We’re Moving Ahead In Spite Of Diplomacy

We Know Where The Economist Stands
Economist.com | America’s strategy with Iraq
How Blix’s last report could represent anything other than a material breach by Iraq is a mystery to me. They cited as “progress” that Iraq would allow U2 flights and some other items. Iraq was obligated to give these things immediately, without reservation, three months ago. They didn’t do it so they are in material breach of 1441.

IT LOOKS like a last effort to get the widest possible support for war against Iraq. Rebuffed last week in his first attempt, George Bush on February 19th decided to push for a “straightforward” new resolution at the United Nations Security Council authorising the use of force if Iraq does not disarm. As The Economist went to press, the timing, wording and reception of such a resolution were all in doubt. Would it simply assert that Iraq is in “further material breach”? Or would it set new demands, with a deadline for compliance? Would it be presented at the end of this week, as some officials had said, or later? When might it be voted on? And might France veto it?

Mr Bush’s decision to propose a new resolution shows that his policy of seeking UN support has not been knocked off course by criticism. At the same time, the uncertainties surrounding any resolution reflect the hammering his policy has recently taken—and raise doubts about whether a new resolution will pass.

The Americans had originally hoped to put forward the resolution after Hans Blix’s second report to the UN on February 14th. As they saw it, a tough report would back their claim that Iraq had failed to disarm, and must now face “serious consequences” (code for war). Yet Mr Blix’s second report differed little from his first.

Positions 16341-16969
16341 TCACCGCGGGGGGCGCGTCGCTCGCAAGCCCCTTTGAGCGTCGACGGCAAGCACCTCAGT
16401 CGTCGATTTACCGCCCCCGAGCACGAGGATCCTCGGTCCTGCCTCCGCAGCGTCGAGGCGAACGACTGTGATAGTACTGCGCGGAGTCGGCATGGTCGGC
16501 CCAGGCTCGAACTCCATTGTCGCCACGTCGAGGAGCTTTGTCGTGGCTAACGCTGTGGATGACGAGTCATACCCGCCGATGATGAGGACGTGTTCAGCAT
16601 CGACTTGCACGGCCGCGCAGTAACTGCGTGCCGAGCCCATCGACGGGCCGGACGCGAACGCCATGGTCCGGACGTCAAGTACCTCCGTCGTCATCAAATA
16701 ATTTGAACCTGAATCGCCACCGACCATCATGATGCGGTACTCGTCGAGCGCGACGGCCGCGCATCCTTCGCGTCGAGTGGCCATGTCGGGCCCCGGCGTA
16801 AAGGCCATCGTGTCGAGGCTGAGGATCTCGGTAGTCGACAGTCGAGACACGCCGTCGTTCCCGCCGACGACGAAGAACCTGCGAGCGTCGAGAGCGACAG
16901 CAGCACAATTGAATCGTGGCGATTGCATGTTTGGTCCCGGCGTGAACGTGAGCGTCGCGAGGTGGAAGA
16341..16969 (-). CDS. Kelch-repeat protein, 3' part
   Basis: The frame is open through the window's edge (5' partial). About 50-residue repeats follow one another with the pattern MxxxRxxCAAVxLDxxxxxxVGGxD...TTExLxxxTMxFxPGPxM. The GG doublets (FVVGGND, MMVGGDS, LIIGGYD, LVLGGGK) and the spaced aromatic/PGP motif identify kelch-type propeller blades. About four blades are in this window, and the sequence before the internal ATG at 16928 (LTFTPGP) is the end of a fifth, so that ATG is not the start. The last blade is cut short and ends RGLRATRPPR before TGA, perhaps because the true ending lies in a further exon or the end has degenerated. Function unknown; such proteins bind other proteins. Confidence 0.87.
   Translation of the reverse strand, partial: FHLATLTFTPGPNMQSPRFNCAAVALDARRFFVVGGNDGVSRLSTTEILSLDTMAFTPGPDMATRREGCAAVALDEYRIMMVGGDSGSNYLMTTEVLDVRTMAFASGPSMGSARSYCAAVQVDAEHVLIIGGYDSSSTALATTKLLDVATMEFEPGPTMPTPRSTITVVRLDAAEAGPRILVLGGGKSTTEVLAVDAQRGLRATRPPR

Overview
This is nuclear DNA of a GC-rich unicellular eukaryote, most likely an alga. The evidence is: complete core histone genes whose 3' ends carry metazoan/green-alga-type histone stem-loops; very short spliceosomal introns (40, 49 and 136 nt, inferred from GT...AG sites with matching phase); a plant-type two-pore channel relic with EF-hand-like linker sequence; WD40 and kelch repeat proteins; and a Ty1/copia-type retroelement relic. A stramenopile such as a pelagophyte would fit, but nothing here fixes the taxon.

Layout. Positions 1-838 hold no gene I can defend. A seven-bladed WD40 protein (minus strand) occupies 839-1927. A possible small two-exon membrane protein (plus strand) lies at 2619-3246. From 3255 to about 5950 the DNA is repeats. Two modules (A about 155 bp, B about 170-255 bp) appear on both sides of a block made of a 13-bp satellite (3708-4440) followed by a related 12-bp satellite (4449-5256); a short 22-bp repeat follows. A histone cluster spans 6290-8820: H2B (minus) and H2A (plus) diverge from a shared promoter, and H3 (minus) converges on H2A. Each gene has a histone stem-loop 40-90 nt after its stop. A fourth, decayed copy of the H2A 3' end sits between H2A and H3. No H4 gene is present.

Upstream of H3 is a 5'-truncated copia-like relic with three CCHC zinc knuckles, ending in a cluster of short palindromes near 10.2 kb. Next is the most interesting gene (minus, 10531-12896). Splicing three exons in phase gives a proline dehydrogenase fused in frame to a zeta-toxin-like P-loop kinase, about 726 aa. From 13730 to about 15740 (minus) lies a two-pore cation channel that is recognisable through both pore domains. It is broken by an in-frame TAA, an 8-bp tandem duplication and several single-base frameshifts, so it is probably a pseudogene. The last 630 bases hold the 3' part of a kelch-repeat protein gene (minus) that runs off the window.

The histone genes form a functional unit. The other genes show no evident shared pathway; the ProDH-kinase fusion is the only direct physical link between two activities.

Mr Blix repeated his claim that Iraq is not co-operating on matters of substance because it has failed to account for large quantities of chemical agents it is known to have possessed. He said Iraq has missiles with a range of more than 150 kilometres, which are banned under UN resolutions and must be destroyed, along with 380 illegal Iraqi missile engines. America and Britain say Iraq should be found in breach of its obligations if it omits any information about weapons programmes or if it possesses banned weapons. Mr Blix found Iraq guilty of sins of both omission and commission.

But in other ways, the report dashed American hopes. Mr Blix said progress was being made on process—that is, on Iraqi co-operation with the inspectors. Iraq has now permitted flights of U-2 surveillance planes and has allowed a few Iraqi scientists to be interviewed in private. He said his team’s job could be completed in a short time if Iraq provided “immediate, active and unconditional co-operation”. Nine of the 15 members of the Security Council, including veto-wielding France, China and Russia, argued that the inspectors should therefore be given more time (something the Americans might not mind if it were brief) and that progress short of complete compliance is reason enough not to authorise war yet.

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